People tend to talk about design in terms of aesthetics: A pretty picture. A stylish outfit. An elegant sculpture. A house with curb appeal.
But really, design means planning.
A lot of thinking and planning and consideration of obscure details goes into creating those things.
The same is true with developments and neighborhoods. A building’s design is more than muntins and lintels, columns and dormers, balconies and balustrades, or Art Deco vs. Victorian. It’s about how a building faces the street; its proximity to shops and restaurants; its height and scale in relation to its neighbors; how close it is to parks or other greenspaces; its landscaping; and the presence of street trees.
These are among the ideas stressed in Dense by Design: A Compact Guide to Compact Development, a booklet that MORPC released in 2011.
Components of good urban design can include privacy, walkability, neighborhood feel, and usability of outside spaces, said Ken Danter, a longtime housing industry analyst and a collaborator on insight2050. Other factors are the treatment of parking and the way buildings are separated and connected – the outdoor hardscapes.
“Good design can actually be accommodated by density, especially with mixed use,” Danter added.
What is “mixed use?” Is it a mix of retail, residential, and office uses in different parts of a neighborhood? Along a single street? In the same block? In the same building? Danter likes to speak in terms of “integrated uses” that are mixed together throughout a neighborhood or development.
The booklet was designed to help professional planners and local government officials talk to skeptical residents about the benefits of and need for compact development. But it also was written to be clear and jargon-free for the residents themselves.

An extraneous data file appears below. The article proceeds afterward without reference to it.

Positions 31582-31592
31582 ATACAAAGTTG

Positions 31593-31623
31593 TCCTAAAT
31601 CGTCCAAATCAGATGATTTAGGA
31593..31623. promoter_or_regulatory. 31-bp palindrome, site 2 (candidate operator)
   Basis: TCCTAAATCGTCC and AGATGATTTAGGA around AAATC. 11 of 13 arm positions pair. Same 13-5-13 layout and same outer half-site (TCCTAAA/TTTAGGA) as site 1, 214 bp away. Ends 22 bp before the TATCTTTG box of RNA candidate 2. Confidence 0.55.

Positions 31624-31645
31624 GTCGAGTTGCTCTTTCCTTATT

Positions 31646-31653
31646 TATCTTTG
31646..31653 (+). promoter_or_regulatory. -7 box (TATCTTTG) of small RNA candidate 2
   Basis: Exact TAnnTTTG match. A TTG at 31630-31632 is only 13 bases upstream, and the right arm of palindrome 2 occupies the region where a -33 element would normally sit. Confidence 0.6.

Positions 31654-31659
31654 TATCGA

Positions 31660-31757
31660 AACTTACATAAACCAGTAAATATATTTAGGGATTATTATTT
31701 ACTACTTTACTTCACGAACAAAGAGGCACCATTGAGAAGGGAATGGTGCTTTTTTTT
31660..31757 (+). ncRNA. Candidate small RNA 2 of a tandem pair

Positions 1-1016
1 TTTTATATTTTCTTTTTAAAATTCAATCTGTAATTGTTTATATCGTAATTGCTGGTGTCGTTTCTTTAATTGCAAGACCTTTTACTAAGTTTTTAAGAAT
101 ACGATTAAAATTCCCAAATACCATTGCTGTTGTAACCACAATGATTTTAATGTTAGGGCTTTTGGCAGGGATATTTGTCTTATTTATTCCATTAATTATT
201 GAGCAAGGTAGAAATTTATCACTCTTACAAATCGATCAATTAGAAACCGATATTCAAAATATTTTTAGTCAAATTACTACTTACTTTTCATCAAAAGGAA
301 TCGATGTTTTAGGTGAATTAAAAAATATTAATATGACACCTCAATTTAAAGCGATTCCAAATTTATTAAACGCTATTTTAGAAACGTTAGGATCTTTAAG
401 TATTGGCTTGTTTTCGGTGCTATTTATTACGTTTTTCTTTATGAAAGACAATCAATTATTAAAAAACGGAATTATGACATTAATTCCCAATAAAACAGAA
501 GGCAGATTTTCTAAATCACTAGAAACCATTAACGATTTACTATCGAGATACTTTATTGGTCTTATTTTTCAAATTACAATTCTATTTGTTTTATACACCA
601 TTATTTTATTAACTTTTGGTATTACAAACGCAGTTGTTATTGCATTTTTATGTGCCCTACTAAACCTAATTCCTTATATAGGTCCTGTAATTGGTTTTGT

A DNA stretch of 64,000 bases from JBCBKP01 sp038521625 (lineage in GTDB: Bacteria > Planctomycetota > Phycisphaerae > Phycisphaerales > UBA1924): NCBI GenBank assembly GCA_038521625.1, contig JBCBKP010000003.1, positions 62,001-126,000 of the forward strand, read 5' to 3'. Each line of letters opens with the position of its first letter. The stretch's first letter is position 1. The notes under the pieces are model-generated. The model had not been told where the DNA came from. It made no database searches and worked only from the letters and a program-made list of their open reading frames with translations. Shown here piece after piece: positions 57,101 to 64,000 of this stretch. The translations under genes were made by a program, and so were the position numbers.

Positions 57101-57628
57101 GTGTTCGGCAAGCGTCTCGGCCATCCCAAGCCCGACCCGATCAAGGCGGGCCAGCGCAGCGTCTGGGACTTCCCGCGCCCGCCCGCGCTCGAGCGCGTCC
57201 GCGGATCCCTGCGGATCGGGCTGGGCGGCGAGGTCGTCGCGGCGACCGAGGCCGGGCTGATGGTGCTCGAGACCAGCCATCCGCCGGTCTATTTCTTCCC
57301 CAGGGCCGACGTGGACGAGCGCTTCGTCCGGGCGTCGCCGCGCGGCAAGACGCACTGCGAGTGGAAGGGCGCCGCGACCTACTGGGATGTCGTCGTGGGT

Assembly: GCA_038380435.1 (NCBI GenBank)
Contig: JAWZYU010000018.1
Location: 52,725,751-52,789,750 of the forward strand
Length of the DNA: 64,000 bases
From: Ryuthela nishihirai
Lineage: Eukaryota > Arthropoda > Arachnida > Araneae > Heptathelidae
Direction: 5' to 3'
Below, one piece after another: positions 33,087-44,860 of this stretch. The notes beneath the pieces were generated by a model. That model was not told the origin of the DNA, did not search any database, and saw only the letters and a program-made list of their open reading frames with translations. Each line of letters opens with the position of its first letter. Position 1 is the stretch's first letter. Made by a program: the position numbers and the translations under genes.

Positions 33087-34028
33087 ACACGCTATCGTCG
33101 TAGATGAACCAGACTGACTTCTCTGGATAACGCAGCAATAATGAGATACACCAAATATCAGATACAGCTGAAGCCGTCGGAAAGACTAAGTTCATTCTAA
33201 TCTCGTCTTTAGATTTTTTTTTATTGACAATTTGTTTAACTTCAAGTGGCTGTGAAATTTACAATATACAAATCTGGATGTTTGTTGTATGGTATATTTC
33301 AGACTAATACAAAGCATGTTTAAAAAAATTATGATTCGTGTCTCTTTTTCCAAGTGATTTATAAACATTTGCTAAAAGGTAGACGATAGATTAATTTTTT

It outlines the roots of zoning in general, and a brief history of planning and zoning in Ohio – where zoning codes sometimes substitute for a planning process.
Density is not a four-letter word. But to many people, those seven letters have a foul connotation that is synonymous with “blight” or slum.” Dense by Design, by taking a page from the Lincoln Institute of Land Policy’s Visualizing Density, uses local photos from around Ohio to show rather than tell people about well-designed density.
In its snapshot of Ohio’s planning and zoning history, Dense by Design offers a look at how density became more associated with numbers – people per square mile; units per acre; floor-area ratio – than design and neighborhood functions. It also shows how compact development makes more efficient use of public services and utilities – thus holding the line on government spending.
Still, density is a hard sell. The use of local photographs allows readers to see attractive, well-designed projects that often are more dense than they appear. Such projects may be viewed as preferable to development that is less dense, but also less appealing.
In fact, Dense by Design is not really so much about density as it is about design. At a time when Central Ohio is faced with significant growth and change in its population, communities need to be very deliberate in designing ways to accommodate the increases. There’s no one-size-fits-all model. Central Ohio communities have different characteristics, and they’ll adapt in different ways. Some are landlocked and will need to explore growing up rather than out; others may have room to spread out, but might choose to respond to growing demand for compact and walkable neighborhoods.
Dense by Design is a toolbox to help communities weigh the opportunities before them and the changing preferences of residents.